With the release of Get Out, Jordan Peele established himself to be one of the best new voices for horror and I was excited for what he was going to do next, with this excitement growing once I saw the trailer for Us. There was this sense of dread and creepiness to the trailers for Us that showed the horror chops Peele has, and the final film confirms that. However, that also makes Us a difficult film to review. This is mainly because a lot of the film’s power comes through subtext, so any kind of review will have to give some stuff away, so consider this a spoiler warning and I urge anyone who’s thinking of going to see this to go in knowing as little as possible.
The film follows the Wilson family (Adelaide, Gabe, Zora and Jason) on holiday near Santa Cruz. After a day at the beach, which triggers some unpleasant memories for Adelaide, when they return home they get attacked by people who are identical to them, with the rest of the film being the efforts of the Wilson’s to escape from their doubles, or The Tethered as they are called in the film. I know that’s a bare bones, incredibly simplified explanation of the plot of the film, but that’s really all I’m willing to give away. Whilst on the surface the film is more straightforward horror than Get Out, there are a lot of details about class/race subjugation, cooperation and government control of the population that are in the subtext of the film. Revealing exactly how this works would give away the game, so I won’t say any more. I will say though that there are some elements which did fly over my head due to my prior cultural knowledge. For example, there are biblical references I didn’t understand since I don’t know the Bible, and there are references to the Hands Across America event, which I only know through its use in a joke in The Simpsons. I also know that there will be a lot more subtextual elements that I will understand following a second viewing of the film. It also helps the film that Peele is able to effectively balance the tension and dread that pervades most of the film with a sense of dark comedy, with this sense of humour helping to build up the character relationships.
The film is also aided by excellent performances, although again to go into detail about them would spoil the film. Lupita Nyong’o is incredible, giving what may be her best performance. As Adelaide, there’s this strength that she brings to the character, knowing that she’s terrified by what’s happening to her but with a love for her family that comes through, and effectively selling someone who is clearly suffering from the after effects of trauma. As the Tethered version of herself, Red, there’s this creepiness just in the way she moves her eyes and hands that gets under your skin with the voice she uses having this powerful, horrifying effect. I don’t want to say more to avoid spoiling the ending, but this is an incredible performance from Nyong’o. Winston Duke is more of the comic relief in the film, playing the embarrassing dad effectively, helped by strong chemistry he has with Nyong’o, and showing a sense of insecurity in his character compared to more affluent friends. The Tethered version of him though is just a brutal character, having this intimidating air whenever he’s on screen through changes in body language alone. Shahadi Wright Joseph and Evan Alex as Zora and Jason meanwhile effectively show the sibling rivalry side of their characters and their resourcefulness when attacked by the Tethered, whilst as their Tethered selves, Joseph does great work showing a creepy side just through the smile she has, whilst Alex brings a strong animalistic quality to his performance, helping to build a sense of danger. There is also great work done by Elisabeth Moss and Tim Heidecker, with very subtle cues in their relationship spelling out their entire history although, again, to say more would spoil the film.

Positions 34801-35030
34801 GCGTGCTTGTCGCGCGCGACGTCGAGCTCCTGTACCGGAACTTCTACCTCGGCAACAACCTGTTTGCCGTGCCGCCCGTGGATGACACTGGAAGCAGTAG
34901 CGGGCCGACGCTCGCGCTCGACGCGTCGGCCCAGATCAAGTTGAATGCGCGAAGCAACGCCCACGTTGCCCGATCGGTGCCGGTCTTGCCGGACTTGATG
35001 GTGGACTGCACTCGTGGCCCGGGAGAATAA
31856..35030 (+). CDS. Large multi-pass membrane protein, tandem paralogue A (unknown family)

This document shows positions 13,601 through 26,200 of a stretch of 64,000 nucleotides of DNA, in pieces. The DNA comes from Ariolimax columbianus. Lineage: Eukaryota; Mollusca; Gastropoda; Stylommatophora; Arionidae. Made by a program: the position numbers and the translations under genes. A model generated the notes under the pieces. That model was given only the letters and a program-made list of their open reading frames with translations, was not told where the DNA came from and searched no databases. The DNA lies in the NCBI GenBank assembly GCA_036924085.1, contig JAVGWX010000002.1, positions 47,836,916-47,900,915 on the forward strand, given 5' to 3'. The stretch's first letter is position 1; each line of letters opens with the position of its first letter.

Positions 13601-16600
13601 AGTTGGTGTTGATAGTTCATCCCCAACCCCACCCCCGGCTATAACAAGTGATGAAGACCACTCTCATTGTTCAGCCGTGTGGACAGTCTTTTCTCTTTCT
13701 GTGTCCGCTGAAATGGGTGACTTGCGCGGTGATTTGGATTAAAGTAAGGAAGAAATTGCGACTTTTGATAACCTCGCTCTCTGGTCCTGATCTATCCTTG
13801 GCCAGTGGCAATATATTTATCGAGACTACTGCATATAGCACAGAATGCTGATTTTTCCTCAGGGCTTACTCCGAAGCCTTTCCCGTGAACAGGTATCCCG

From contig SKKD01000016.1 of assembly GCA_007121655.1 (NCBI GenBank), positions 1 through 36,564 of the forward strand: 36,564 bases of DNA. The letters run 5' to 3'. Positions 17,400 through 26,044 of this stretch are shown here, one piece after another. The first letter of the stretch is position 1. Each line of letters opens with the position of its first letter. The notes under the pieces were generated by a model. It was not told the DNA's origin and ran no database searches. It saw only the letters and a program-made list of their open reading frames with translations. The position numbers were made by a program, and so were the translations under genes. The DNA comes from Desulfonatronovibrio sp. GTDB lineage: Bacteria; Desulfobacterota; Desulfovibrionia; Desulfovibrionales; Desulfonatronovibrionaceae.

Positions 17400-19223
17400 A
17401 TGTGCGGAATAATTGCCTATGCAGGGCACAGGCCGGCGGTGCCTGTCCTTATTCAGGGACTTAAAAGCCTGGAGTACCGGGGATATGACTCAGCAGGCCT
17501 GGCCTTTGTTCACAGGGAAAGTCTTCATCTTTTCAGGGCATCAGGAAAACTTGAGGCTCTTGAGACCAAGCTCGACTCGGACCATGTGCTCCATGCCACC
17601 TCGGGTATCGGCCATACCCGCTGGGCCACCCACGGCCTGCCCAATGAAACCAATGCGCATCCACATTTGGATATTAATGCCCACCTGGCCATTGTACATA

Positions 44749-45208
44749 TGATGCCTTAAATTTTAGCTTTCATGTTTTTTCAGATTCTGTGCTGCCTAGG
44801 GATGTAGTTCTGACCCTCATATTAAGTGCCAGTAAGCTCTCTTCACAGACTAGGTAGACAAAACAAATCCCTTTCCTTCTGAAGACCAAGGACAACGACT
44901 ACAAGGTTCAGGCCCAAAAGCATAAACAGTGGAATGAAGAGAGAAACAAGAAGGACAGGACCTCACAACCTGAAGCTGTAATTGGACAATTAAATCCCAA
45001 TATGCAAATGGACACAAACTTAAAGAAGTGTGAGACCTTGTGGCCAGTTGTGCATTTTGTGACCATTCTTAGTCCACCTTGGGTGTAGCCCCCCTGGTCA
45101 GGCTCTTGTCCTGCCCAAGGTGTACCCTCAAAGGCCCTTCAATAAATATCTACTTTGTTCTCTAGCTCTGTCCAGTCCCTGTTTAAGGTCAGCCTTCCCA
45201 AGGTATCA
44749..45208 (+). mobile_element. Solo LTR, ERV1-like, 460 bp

On a technical level, the film is very impressive. Peele and DP Mike Gioulakis do a great job at building up dread throughout the film, with excellent use of colour, lighting and staging to build tension, knowing when to linger on performances and the background to create a strong atmosphere. This also shows the effectiveness of Peele as a visual storyteller, with little moments that are focused on early in the film becoming vital plot points by the end. The music meanwhile adds to the foreboding atmosphere throughout the film, with the use of the choir bringing another level of creepiness to the film, whilst the use of Good Vibrations, Fuk Da Police and I’ve Got Five On, helping to add some more character to the film.
Overall, Us is an effective horror film, buoyed by incredible performances and strong subtextual themes. I know there are some themes that will have gone over my head on the first viewing, but that ends up rewarding rewatching the film, with Jordan Peele once again showing why he will become one of the names synonymous with horror films in the future.
My Rating: 4.5/5